The Next Step

Image of hand holding a paw.

The grieving process includes accepting the reality of your loss, accepting that the loss and accompanying feelings are painful, and adjusting to your new life that no longer includes your pet.

How do I tell my family?

Family members usually are already aware of a pet's problems. However, you should review with them the information you have received from your veterinarian. Long-term medical care can be a burden that you and your family may be unable to bear emotionally or financially, and this should be discussed openly and honestly. Encourage family members to express their thoughts and feelings. Even if you have reached a decision, it is important that family members, especially children, have their feelings considered.

Children have special relationships with their pets. Excluding or protecting children from this decision-making process, because they are thought to be too young to understand, may only complicate their grieving. Children respect straightforward, truthful, and simple answers. If they are prepared adequately, children usually are able to accept a pet's death.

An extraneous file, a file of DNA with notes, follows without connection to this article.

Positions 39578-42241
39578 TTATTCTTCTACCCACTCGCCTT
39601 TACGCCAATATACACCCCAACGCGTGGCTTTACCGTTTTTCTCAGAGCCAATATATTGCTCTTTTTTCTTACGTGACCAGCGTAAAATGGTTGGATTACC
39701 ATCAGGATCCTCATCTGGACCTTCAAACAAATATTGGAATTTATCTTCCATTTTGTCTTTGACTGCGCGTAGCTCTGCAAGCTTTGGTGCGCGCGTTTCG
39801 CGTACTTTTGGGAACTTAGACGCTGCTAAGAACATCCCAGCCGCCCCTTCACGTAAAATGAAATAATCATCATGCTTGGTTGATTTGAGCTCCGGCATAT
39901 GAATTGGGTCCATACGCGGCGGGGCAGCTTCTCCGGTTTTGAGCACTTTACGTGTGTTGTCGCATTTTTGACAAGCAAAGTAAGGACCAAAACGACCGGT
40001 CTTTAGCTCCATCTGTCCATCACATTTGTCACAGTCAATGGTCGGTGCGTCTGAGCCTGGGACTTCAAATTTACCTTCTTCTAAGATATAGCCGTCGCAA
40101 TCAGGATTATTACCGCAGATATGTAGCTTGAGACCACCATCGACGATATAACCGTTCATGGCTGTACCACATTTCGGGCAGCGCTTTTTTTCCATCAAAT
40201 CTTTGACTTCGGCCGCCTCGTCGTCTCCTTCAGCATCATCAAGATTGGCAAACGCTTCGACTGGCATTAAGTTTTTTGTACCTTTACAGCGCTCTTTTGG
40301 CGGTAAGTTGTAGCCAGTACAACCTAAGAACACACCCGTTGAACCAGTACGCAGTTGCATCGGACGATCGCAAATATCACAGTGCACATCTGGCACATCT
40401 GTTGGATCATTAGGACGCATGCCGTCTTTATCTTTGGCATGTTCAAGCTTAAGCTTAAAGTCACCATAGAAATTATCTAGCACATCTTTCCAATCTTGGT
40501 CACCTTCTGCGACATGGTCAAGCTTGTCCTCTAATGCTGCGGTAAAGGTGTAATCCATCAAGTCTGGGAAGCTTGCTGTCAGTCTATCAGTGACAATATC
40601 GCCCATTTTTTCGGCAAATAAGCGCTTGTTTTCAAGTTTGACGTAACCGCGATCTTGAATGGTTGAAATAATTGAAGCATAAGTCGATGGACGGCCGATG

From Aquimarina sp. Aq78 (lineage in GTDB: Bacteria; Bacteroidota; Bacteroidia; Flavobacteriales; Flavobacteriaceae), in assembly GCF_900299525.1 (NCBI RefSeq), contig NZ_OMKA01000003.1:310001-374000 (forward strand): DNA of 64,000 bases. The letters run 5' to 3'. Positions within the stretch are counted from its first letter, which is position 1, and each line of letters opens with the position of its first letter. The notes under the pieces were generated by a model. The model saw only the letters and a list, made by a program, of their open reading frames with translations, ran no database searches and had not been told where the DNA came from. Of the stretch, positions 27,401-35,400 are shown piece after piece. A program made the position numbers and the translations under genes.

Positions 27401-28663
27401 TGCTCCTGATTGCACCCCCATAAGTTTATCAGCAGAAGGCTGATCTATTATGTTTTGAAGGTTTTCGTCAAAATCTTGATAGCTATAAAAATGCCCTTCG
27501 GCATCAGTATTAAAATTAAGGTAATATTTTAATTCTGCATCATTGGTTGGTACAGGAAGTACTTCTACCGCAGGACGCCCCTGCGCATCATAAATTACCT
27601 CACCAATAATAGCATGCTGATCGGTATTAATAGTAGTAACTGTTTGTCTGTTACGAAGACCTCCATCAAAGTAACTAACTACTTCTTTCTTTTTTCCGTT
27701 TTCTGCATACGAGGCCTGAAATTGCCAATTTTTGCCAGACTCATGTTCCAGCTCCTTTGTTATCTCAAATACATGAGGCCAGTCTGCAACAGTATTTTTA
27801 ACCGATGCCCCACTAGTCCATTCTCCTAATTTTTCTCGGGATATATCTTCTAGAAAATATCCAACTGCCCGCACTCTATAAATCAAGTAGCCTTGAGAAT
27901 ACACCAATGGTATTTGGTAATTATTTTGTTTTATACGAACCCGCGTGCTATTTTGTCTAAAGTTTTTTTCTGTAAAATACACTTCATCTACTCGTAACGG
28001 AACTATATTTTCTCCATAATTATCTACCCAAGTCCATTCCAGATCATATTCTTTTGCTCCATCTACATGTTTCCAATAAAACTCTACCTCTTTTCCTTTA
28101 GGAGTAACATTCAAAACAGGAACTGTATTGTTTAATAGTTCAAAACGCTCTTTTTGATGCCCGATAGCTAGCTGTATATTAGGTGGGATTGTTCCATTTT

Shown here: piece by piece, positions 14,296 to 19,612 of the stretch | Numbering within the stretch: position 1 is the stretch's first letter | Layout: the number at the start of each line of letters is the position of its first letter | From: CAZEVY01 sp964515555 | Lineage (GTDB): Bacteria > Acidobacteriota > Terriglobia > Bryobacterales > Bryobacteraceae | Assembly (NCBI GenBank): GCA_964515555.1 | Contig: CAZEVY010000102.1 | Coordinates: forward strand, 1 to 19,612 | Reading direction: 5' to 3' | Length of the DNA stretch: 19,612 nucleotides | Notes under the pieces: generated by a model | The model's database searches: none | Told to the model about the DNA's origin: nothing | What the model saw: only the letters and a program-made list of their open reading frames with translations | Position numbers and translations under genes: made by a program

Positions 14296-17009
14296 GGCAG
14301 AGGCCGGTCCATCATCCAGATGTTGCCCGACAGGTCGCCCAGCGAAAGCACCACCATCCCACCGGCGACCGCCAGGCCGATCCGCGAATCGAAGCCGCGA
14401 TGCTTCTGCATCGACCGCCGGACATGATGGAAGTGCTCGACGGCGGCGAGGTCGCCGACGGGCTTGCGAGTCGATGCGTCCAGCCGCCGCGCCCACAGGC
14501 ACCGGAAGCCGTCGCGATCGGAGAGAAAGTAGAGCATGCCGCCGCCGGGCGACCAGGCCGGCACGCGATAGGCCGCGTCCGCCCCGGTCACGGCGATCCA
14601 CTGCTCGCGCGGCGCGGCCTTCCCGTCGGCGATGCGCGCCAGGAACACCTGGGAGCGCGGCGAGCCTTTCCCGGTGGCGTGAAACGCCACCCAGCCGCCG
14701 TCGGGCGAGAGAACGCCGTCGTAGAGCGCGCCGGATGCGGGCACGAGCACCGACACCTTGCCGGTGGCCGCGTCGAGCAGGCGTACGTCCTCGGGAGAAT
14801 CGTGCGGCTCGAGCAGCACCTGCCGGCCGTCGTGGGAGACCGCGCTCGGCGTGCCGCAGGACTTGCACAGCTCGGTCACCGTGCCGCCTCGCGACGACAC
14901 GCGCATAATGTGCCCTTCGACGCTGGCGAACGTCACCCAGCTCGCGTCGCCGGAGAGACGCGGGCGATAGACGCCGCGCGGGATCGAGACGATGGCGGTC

Will it be painless?Euthanasia is almost always accomplished by injection of a death-inducing drug. Your veterinarian may administer a tranquilizer first to relax your pet. Following the death-inducing injection, your pet will immediately go into a quiet and irreversible deep unconsciousness. Death will come quickly and painlessly.

How can I say goodbye?

The act of saying goodbye is an important step in managing the natural and healthy feelings of grief, sorrow, and sense of loss. Your pet is an important part of your life and it is natural to feel you are losing a friend--for you are.

Once the decision for euthanasia has been made, you and other family members may want to say goodbye to your pet. A last evening with your pet at home or a visit to the pet at the hospital may be appropriate. Family members who want to be alone with the animal should be allowed to do so. Farewells are always difficult.

How can I face the loss?

After your pet has died, it is natural and normal to feel grief and sorrow. The grieving process includes accepting the reality of your loss, accepting that the loss and accompanying feelings are painful, and adjusting to your new life that no longer includes your pet.